Opinion: Mirror, mirror, on the wall: A reflection on pharmaceutical drugs

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We live in a world where drugs are more accessible than ever. Many Americans keep ibuprofen or Advil on hand and have experience with a certain type of prescription drug.

Yet the normal person knows very little about the drugs they put in their body – and what we don’t know can hurt us.

As an individual you should be very concerned about anything you ingest, especially if it is a chemical. Your health will be directly affected by what and how often you put into your system. So if you are going to use a drug you really need to know what is in it.

Of course, there are many components that go into our medicines, but this article focuses on enantiomers.

Enantiomers may sound complicated, but they’re pretty straightforward. To help you understand enantiomers, take a second to look at your hands.

Your left and right hands are mirror pictures one of the other. If you were to reflect your left hand in a mirror, you would get your right hand, and vice versa. However, even though they are mirrors of each other, your left and right hands are not the same. If you want proof, try putting your left hand in a right-handed glove.

Likewise, enantiomers are molecules which are mirror images that are not identical to each other. Like your left hand and your right hand, they look very similar and are made of the same thing. However, they are vastly different and more importantly they cause different reactions in the human body.

To distinguish the two, chemists call one enantiomer (R) and the other (S). Whether you know it or not, the (R) and (S) enantiomers have impacted your life for years.

Almost 65 years ago, the drug thalidomide has been approved for sale in Germany and sold over the counter to help pregnant women cope with symptoms of nausea. The producers assured everyone that thalidomide was perfectly safe.

Doctors began to think differently when more than 10,000 of women who took thalidomide during pregnancy have given birth to children with birth defects.

What people didn’t know or didn’t know was that thalidomide was sold as a mixture of two enantiomers – (R) thalidomide and (S) thalidomide. (R) thalidomide helps relieve the symptoms of nausea. However, his malicious doppelganger, (S) thalidomide, causes a very different reaction in the human body, resulting in birth defects in children.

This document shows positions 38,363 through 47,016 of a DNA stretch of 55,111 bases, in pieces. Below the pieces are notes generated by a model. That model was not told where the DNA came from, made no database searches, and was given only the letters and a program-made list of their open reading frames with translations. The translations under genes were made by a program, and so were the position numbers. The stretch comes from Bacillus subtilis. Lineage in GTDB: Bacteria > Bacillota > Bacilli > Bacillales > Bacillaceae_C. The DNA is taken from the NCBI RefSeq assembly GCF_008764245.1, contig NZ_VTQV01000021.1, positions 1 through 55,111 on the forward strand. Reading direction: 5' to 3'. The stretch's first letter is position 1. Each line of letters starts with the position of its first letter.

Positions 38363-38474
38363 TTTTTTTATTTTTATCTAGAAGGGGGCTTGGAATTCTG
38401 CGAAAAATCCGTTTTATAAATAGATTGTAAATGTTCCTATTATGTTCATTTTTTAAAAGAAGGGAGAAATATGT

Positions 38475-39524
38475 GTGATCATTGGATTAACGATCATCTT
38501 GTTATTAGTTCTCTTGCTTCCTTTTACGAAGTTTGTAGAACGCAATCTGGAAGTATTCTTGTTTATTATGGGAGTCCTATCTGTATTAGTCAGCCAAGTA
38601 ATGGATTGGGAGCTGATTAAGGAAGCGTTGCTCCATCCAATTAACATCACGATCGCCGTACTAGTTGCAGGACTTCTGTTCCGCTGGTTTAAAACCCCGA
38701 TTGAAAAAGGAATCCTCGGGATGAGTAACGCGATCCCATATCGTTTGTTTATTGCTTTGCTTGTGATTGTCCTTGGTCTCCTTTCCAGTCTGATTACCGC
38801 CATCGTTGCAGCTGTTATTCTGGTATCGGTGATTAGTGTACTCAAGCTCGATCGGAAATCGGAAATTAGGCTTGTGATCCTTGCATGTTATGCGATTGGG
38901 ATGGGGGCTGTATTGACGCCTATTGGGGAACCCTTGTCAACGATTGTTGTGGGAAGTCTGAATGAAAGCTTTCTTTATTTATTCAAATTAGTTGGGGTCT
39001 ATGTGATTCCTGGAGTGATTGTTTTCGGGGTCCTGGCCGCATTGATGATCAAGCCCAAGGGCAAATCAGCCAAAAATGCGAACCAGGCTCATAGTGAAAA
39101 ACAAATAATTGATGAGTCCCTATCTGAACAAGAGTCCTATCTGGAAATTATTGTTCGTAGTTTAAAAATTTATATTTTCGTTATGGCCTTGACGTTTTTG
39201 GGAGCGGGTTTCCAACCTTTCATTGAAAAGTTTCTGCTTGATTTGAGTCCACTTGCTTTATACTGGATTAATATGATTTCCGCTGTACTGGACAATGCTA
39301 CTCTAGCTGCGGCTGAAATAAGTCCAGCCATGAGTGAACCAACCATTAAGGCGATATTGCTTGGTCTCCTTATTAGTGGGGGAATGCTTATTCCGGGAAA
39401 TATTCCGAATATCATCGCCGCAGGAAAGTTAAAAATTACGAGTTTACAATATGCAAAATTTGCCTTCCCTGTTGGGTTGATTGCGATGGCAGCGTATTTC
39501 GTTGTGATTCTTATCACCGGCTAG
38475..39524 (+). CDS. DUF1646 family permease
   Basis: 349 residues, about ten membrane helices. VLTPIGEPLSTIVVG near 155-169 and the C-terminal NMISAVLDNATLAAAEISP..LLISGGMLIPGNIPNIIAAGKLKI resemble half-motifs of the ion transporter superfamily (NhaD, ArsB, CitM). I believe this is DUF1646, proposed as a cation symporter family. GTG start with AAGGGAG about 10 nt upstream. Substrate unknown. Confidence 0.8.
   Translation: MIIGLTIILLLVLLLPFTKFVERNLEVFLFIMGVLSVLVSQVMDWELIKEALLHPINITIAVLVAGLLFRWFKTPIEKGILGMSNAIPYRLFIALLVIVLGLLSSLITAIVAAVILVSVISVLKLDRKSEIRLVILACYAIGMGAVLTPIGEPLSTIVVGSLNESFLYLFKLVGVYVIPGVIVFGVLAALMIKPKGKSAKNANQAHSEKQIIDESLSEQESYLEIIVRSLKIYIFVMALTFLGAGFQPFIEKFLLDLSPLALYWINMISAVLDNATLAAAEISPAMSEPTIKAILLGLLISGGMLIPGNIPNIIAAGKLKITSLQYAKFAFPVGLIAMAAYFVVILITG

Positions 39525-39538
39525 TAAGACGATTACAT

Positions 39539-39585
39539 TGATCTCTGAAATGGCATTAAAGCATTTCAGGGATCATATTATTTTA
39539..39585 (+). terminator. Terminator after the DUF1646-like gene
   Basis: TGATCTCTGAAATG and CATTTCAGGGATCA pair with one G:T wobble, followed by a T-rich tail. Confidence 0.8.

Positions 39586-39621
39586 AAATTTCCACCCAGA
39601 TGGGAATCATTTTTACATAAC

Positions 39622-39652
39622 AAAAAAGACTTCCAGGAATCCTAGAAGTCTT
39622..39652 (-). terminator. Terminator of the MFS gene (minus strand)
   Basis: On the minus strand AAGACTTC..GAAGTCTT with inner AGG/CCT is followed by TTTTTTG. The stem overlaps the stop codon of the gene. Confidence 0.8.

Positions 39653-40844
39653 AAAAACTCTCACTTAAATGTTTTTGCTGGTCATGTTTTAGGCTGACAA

Thalidomide itself will probably never impact your life, but many other enantiomers will. In fact, more than half of the drugs used today are enantiomers (either (R) or (S)) and among these drugs, 90% are sold as a mixture of (R) and (S). Among these drugs are ibuprofen, ketamine, citalopram and many others.

As with thalidomide, there is usually an enantiomer present in a given drug that has the effect that we want. (As a note, the enantiomer having the desired effect can be (R) or (S). It depends on the drug.) The other enantiomer either has positive side effects or no effect on the human body, or it causes unwanted side effects. effects.

Whether or not it is beneficial or harmful to sell a drug as a mixture of its enantiomers depends on the drug. With certain medications (such as ibuprofen) selling it as a mixture is more advantageous for you, with others it does not matter, and with still others it can have serious consequences in the long term.

The best way to determine if a drug may have unwanted consequences because it is a mixture of enantiomers is to do some research.

Start by determining if the drug you are considering taking is chiral – this is a fancy way of saying that it contains enantiomers. If so, take the time to learn a little more.

Does the (R) or (S) enantiomer cause the desired effect? Is it sold as a mixture of (R) and (S) or is it a pure enantiomer? If it is a mixture, what is the effect of the other enantiomer? Is This A Side Effect Right For You? In a world where limitless knowledge is at your fingertips, all of this can be accomplished with a quick Google search.

In this COVID -19 pandemic, your health is more important than ever. Take charge of your health and do a little more research on the things you put into your body. When deciding whether or not to take a medicine, take a minute to find out a little more about what to take.

Emeline Haroldsen is a double major in Mathematics and Biochemistry. She is originally from Maryland and enjoys most forms of physical activity, playing the piano and doing her homework on time.

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